The other benefit of voice-visual communication—because it is hosted—is that the sender can know if the message was viewed, who viewed it, and how many times it was viewed. This information is invaluable in allocating your time and effort. In the old world of email and voicemail, you’re shooting in the dark and allocating roughly the same time and resources to all prospects. In the world of voice and visual communication, your time can be properly focused on the targets that demonstrate the greatest interest in your value proposition.
Inspiring the Response—The difficulty in getting the recipient to take action
It’s axiomatic that getting that final commitment, as evidenced by swiping a credit card, writing a check or signing a petition—involves a variety of factors. One element that is almost always critical is the emotional state of the prospect. Have you put the prospect at ease? Have you triggered any positive feelings towards the offer or towards you as a person? Have you touched your prospect in a manner that goes beyond her intellect?
Usually, emotional connections are best made when you are in person, face-to-face with the prospect. Obviously, great brochures and well-written emails can inspire some amount of emotional reaction. But, until the recent advent of voice visual messaging, most non-profits were without a practical tool to take advantage of all the emotional throw-weight contained in their voice and mannerisms, these hugely personal characteristic by which you are recognized and understood.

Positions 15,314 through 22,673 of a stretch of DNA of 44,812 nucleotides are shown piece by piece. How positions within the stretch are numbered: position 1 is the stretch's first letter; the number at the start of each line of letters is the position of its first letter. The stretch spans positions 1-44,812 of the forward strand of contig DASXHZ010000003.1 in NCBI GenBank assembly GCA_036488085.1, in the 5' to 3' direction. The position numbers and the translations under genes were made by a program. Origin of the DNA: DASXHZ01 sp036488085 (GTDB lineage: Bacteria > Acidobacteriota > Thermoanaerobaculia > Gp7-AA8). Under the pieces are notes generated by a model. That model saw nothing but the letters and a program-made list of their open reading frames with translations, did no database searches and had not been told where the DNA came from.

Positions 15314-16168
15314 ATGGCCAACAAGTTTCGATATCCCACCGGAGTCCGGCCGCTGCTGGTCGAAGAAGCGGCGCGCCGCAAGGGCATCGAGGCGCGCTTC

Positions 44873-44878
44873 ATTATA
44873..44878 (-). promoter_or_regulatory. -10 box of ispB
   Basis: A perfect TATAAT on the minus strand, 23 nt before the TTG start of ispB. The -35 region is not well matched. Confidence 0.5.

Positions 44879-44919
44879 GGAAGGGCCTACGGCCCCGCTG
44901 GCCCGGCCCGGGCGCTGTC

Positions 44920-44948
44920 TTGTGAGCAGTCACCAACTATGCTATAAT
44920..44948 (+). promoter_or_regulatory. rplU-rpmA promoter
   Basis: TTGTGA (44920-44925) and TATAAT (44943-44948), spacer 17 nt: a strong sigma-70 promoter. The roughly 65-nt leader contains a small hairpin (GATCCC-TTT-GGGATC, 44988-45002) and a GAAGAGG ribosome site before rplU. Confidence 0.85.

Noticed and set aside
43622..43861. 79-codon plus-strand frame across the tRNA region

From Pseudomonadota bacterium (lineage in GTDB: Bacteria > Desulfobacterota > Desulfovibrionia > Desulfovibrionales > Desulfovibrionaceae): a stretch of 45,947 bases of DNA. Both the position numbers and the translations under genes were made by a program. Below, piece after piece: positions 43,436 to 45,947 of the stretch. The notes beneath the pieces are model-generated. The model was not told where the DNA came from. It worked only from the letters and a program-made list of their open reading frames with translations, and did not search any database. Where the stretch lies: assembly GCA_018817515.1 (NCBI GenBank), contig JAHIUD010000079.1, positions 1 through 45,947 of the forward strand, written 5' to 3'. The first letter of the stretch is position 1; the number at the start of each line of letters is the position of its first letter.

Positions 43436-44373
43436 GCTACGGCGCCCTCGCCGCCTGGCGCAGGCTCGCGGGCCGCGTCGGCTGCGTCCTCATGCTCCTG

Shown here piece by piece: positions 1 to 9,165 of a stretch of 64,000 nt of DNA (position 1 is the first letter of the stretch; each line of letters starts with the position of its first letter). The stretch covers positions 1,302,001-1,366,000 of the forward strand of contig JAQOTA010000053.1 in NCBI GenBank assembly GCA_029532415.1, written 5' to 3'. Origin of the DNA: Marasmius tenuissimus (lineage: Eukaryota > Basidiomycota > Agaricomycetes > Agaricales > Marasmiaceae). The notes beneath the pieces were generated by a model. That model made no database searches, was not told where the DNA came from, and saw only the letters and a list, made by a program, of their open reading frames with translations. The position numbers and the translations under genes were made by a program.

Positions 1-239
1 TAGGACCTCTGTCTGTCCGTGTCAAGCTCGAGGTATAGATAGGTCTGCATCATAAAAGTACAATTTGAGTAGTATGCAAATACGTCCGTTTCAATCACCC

With voice-visual messaging, the recipient will hear your enthusiasm and sincerity. The recipient will “get” that you believe deeply in the proposition you are conveying, and your voice will reflect your energy and passion. Voice visual messaging gives you a good chance to be successful in making this important connection.
Editor’s note: In order to help nonprofits excel with New Media, GoldMail offers their Business Level services to all nonprofits for FREE. Please contact blog author, David, at firstname.lastname@example.org if you’re interested or would like to know more.